• 1 The cases cited by Born pertain to factual circumstances wherein the injury giving rise to the cause of action arose out of the dangerous condition of the premises and the landlord's failure to maintain the premises in a safe condition. Such circumstances are not analagous to the instant case. The injury in the case at bar arose not out of the landlord's failure to maintain the premises, but rather his failure to warn Ferrari, through his employee Born, as to the use of an instrumentality on the premises. Since the cases cited by Born limit the landlord's duty only to the extent of maintaining the premises, we deem the cited authority inapplicable to present case, and find that Ferrari was owed a duty of ordinary care by the Brannocks' agent Born to warn him as to the proper use of the boiler.

Born next contends that the verdict was against the manifest weight of the evidence since Ferrari was contributorily negligent as a matter of law in re-entering the area of the explosion where danger could be anticipated after having left a place of relative safety.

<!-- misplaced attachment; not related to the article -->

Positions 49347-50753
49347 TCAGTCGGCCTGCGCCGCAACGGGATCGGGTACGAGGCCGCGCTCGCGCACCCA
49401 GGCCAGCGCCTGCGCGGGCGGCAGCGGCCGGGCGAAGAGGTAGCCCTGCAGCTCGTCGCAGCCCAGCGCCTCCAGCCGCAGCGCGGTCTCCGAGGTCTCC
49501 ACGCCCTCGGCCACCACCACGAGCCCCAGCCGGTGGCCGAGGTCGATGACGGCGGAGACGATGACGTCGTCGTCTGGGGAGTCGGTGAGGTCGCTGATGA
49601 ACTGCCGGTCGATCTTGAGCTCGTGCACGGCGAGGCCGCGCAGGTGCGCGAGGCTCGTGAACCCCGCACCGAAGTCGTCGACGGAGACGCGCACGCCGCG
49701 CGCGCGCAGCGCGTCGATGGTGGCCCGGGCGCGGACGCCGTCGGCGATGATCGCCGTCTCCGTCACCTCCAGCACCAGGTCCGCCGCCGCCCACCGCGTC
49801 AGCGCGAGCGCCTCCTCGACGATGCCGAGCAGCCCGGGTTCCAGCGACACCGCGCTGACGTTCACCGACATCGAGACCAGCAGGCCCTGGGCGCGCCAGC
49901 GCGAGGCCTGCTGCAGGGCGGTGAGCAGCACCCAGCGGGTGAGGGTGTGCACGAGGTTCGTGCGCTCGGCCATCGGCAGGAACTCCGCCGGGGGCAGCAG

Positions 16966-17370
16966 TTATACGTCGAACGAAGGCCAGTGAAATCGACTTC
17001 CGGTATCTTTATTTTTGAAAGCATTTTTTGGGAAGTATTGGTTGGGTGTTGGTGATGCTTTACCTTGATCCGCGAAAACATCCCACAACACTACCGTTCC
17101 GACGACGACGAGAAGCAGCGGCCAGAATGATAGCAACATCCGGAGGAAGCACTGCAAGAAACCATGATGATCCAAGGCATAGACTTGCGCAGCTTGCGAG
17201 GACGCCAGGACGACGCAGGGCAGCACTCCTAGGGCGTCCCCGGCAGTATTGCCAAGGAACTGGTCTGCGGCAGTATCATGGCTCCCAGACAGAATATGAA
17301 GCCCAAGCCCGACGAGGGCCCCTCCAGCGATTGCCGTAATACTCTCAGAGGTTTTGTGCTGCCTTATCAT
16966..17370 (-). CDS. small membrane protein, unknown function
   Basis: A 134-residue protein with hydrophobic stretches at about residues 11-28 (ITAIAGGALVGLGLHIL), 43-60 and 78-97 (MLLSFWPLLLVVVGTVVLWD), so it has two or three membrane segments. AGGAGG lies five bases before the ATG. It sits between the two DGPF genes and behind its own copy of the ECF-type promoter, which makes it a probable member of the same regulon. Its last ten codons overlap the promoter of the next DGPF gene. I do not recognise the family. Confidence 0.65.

In Carter v. Winter (1965), 32 Ill.2d 275, cited by Born, the court stated at page 284:

"One cannot knowingly expose himself to danger and subsequently recover damages for an injury which, by the employment of reasonable precaution and circumspection, he might have entirely avoided."

In support of the application of this rule to the facts in the instant case, Born cites Withey v. Illinois Power Co. (1961), 32 Ill. App.2d 163; Cronin v. Brownlie (1952), 348 Ill. App. 448; Pegram v. Seaboard Airline Ry. Co. (1905), 139 N.C. 303; Pike v. Grand Trunk Ry. Co. of Canada (1889), 39 Fed. 255; Logan v. Wabash Ry. Co. (1902), 96 Mo. App. 461; and Berg v. Great Northern Ry. Co. (1897), 70 Minn. 272. In all of the above cited cases except Withey the plaintiffs were denied recovery on the ground that they had knowledge of the dangerous circumstances which gave rise to their injuries and voluntarily exposed themselves to it thereby breaking the causal chain of events. In Withey the plaintiff was injured while climbing a television antennae tower and coming into contact with an electrical power line. Plaintiff had lived in his trailer next to the power line and tower for approximately nine months. The court held that while plaintiff maintained that he had never noticed the power line before the occurrence, he was still guilty of contributory negligence, since the "danger should have been apparent to a person of ordinary intelligence."